Breaking News
More () »

Phoenix's Leading Local News: Weather, Traffic, Sports and more | Phoenix, Arizona | 12NEWS.com

'Toxic' Arizona lawmaker faces expulsion threat

Plus, 'Sunday Square Off' breaks down a major deal to stave off an Arizona water shortage

Republican lawmaker David Stringer should be expelled from the state Legislature if he continues to express his white-nationalist beliefs at the Capitol, according to State Rep. Reginald Bolding, a member of the House Democratic leadership.

“If he brings that toxicity back to the Legislature, we will push for an expulsion,” Bolding says on this weekend’s “Sunday Square Off.”

Bolding said Stringer’s views would create “an unsafe work environment” at the Capitol. 

“His views are not reflective of what Arizonans want,” Bolding said. 

Stringer, a Prescott Republican, was elected last month to a second two-year term in the House. The Legislature's new session starts in four weeks.

Stringer has been caught on tape several times in recent months sharing his belief that Americans of European origin are being overtaken by people of color and immigrants in Arizona and the country as a whole.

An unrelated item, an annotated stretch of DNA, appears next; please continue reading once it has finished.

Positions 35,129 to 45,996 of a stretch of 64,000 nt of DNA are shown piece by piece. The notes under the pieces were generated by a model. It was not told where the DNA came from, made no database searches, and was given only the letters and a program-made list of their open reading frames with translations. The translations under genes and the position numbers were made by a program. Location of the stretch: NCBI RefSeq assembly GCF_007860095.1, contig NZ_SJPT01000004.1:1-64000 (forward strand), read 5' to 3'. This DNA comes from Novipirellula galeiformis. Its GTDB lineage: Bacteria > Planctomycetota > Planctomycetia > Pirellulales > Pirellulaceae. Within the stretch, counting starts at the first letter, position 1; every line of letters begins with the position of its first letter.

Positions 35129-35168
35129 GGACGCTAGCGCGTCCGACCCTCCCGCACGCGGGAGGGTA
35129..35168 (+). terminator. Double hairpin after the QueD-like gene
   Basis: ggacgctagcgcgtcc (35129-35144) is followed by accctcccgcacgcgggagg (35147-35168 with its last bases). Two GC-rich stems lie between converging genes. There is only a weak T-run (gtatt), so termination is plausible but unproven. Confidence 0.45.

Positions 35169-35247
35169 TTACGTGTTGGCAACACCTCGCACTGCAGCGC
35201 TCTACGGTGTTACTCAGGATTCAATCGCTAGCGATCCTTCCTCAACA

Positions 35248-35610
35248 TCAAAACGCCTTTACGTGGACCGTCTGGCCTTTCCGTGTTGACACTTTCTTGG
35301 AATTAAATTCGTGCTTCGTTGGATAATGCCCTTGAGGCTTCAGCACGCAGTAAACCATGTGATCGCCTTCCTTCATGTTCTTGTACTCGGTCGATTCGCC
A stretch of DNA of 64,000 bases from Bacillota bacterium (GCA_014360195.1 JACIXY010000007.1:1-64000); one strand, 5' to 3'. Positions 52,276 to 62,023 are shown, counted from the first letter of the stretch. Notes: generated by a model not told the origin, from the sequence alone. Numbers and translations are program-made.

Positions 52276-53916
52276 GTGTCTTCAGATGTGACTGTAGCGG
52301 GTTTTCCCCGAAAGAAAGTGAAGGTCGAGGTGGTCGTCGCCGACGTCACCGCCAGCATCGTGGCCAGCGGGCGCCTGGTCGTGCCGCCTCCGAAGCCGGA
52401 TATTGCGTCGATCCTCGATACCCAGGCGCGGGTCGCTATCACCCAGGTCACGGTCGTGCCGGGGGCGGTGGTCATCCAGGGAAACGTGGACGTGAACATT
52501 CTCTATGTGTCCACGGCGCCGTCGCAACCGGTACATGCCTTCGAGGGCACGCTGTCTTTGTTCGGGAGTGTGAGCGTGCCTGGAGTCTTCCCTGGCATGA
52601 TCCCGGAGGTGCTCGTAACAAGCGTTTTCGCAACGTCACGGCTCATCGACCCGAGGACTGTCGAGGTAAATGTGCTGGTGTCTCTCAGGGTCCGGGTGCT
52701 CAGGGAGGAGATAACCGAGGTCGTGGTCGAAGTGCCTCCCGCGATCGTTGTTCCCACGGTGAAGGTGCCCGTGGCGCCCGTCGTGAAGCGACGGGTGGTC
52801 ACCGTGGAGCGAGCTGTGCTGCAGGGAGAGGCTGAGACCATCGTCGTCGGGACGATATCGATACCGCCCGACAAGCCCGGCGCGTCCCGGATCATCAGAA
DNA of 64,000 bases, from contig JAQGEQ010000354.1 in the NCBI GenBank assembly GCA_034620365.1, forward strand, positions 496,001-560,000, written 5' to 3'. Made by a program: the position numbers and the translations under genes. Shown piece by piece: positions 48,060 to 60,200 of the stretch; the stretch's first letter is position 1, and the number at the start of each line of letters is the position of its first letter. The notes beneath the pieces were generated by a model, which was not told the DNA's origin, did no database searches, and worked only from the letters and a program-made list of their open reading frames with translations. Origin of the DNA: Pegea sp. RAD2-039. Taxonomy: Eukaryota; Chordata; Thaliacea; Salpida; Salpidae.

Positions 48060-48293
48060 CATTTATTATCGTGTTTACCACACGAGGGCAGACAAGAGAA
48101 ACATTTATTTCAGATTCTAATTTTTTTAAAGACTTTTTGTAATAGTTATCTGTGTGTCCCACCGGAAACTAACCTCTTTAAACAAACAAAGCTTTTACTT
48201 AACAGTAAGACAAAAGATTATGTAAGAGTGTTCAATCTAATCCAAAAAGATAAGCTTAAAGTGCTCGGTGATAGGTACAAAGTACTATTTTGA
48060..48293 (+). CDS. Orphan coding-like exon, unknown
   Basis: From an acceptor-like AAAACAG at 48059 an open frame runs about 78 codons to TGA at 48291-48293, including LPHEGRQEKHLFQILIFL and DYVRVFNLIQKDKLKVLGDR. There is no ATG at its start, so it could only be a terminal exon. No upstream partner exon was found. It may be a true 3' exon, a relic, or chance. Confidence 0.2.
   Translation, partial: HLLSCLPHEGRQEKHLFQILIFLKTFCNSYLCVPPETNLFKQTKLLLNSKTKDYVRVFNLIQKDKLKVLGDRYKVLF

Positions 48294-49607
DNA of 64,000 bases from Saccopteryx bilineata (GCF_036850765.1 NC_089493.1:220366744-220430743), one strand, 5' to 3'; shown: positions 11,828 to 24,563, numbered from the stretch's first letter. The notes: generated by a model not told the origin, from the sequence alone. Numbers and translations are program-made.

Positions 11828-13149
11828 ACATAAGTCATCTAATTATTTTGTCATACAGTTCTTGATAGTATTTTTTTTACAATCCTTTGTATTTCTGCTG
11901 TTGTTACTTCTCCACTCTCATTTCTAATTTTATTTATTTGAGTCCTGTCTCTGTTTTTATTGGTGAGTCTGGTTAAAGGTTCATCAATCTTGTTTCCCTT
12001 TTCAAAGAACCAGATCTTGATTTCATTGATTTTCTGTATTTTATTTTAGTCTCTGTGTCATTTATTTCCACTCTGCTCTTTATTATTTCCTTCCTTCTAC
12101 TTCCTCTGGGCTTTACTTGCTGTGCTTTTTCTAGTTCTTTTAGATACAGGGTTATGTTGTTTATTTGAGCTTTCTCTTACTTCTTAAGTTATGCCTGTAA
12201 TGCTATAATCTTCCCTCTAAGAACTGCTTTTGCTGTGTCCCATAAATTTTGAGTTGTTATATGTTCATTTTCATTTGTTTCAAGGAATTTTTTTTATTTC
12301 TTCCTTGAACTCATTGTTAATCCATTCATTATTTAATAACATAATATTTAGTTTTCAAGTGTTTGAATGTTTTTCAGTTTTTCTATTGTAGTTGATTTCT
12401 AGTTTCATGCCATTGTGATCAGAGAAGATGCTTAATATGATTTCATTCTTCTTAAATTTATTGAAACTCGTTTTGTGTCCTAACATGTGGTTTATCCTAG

“They don't blend in,” Stringer said of African-Americans in recent comments to Arizona State University students. “They always look different.”

During the last two weeks, Stringer has faced calls to resign from Republican Gov. Doug Ducey; the NAACP; and the Prescott City Council. He’s also been banned from campuses in the largest school district in Yavapai County. 

A vote to expel Stringer from the Arizona House of Representatives would require support from two-thirds of the members - 40 of the total 60. Republicans control the chamber, 31-29.

Stringer told the Prescott Valley Town Council Thursday night that he would not step down. 

Also on “Sunday Square Off,” we do a deep dive on a deal that could stave off Arizona’s looming water crisis. 

Arizona Republic columnist Joanna Allhands breaks down a statewide deal that would protect Arizona’s largest water source, Lake Mead, and explains what's at stake for all of us.

The state Legislature is expected to vote on the Drought Contingency Plan sometime during its new session, which starts in January.

“It doesn’t solve anything,” Allhands tells me. “It’s going to cost a ton of money and it’s going to hurt. It's not a good deal for us. but it's the right deal.”   

“Sunday Square Off” airs at 8 a.m. Sundays on 12 News, after NBC’s “Meet the Press” with Chuck Todd.